Ezek. xxxiii. 8. IVhen I say unto the wicked, ivicked wan,
thou shah sure!]/ die! if thou dost not speak to warn the wicked.
from his way, that ivicked man shall die in his iniquity ; hut
his blond will I recjuire at thy hand.
THE office of a Minister is the most important
and most difficult of any that we can be called to
sustain. It is the most important, because the sal-
vation of multitudes depends upon it : and it is the
most difficult, because it requires such self-denying
habits, and spiritual affections. The responsibility
also that attaches to it is such, that no man would
dare to take it upon himself, if he had not a promise
of peculiar assistance in the discharge of it. Mini-
sters are the messengers of God to men : to them
they must faithfully declare his whole counsel : how-
ever painful the truths may be which they are to de-
liver, and however averse men may be to hear them,
they must execute their commission at the peril of
their souls. To this effect God speaks in the words
before us : in which we may notice,
I. What God saith to the wicked —
It is scarcely possible to conceive a more solemn
declaration than that before us ; "I say unto the
wicked, O wicked man, thou shalt surely die !"
1. Who are the people addressed —
[These are all who do not unfeignedly turn from sin to God.
It matters not whether they be rich or poor, old or young, learned
or unlearned. In some sense, it matters not whether then- sins
have heen more or less heinous : for though there certainly are
degrees of guilt, and some are more wicked than others, yet all
are Avicked, who are not following after God in righteousness and
true holiness ; and consecjuently, all such persons, however their
characters may vary in other respects, are addressed in the text.]
2. The declaration of God unto them —
[Death is here denounced as the judgn,ent to be inilicted on
all who turn not to their God : and to the same effect the Inspired
Writ;ers uniformly speak*. or are we at a loss to determine what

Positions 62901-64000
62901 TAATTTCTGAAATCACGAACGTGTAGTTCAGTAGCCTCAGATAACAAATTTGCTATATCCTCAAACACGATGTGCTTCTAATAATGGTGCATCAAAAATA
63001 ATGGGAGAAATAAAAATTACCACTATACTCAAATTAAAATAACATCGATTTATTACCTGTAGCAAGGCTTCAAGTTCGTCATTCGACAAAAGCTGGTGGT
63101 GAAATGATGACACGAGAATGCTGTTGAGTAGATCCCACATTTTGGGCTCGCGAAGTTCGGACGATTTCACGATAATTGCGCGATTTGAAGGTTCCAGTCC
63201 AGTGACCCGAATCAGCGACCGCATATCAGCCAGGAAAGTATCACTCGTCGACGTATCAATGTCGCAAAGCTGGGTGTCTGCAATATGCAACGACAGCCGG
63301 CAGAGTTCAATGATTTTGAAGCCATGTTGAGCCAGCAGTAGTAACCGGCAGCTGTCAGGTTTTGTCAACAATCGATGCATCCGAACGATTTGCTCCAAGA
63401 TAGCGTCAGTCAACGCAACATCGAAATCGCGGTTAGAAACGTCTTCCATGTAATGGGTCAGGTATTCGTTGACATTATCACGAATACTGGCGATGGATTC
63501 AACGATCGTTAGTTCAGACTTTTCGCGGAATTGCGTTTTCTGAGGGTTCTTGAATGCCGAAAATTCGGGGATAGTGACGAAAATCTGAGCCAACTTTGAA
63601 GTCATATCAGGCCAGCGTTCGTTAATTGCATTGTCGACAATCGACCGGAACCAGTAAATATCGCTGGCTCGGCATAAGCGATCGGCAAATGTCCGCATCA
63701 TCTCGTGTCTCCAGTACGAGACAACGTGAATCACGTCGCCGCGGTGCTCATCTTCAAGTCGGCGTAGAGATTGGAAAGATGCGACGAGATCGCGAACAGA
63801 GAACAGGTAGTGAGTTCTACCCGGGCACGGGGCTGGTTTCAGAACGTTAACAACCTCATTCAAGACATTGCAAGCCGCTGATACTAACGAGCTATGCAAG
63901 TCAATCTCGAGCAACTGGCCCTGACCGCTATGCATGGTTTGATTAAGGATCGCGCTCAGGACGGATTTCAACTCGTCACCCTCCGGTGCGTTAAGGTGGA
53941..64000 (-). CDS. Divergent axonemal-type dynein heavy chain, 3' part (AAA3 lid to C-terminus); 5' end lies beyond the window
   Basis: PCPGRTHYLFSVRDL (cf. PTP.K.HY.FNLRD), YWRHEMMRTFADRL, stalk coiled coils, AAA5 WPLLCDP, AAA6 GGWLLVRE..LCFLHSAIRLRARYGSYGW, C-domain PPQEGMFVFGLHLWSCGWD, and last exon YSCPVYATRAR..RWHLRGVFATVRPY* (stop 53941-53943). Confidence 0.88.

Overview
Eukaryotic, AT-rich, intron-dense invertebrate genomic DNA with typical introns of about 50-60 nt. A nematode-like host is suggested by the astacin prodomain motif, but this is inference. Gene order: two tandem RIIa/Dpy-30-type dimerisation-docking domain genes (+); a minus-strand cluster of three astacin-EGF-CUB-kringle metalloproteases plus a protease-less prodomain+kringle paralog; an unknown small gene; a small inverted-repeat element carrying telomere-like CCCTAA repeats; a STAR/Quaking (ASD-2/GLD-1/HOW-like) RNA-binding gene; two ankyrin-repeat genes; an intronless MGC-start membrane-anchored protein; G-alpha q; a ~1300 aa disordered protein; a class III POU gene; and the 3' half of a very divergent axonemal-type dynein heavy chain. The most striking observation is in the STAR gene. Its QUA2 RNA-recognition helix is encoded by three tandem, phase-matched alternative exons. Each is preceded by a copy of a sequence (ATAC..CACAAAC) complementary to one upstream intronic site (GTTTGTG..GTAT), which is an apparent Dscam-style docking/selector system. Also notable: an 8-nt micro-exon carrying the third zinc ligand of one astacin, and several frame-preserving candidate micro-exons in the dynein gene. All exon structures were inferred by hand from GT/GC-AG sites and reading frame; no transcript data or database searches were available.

is nieant by " death:" it is the wrath of God'', the misery of
hell*". This is the judgment that will come upon every individual
who shall be found in the state l)efore dcscrilied. God may be
considered as addreLssiug himself to every individual of the human
race; " O thou wicked man !" or is this fatal result of vvick-
edjiess expressed in doubtful terms : there is no peradventuie; the
* Isai. iii. 1 1. Rr,m. vi. 23. Jam i. 14, 15.
' Uom. i. 18. ' Kc\. xxi. 3.
190 EZEKIEL, XXXITI. 8. [585.
decree is fixed; '^Thou shalt surely die !" Who can reflect on
these words as proceeding from a God of infinite power and of
inviolable truth, and not tremble ?]
3. The condition implied in that declaration —
[If there were no condition implied in the declaration, it
would have been to no purpose to make known the declaration
itself; since it could have no other effect than to torment men
before their time. But as in the message to ineveh, " that in
forty days ineveh should be overthrown," there was an implied
condition, that, if they repented, the threatened vengeance should
be withheld ; so, in this case, there is an implied assurance, that
the wicked, if they will repent, shall not die. And this is ex-
pressly stated in the following context*^: so that, awful as this
passage is, it is no less encouraging than it is awful ; because it
assures the contrite and believing sinner that he shall never
Together with this warning, we see in the text,
II. The necessity imposed on Ministers to pro-
claim it —
Ministers are described as watchmen, or sentinels,
placed at a distance from the camp to give notice of
the enemy's approach. ow this very character
marks both their duty and their responsibility. But
the consequences of neglect in any Minister are de-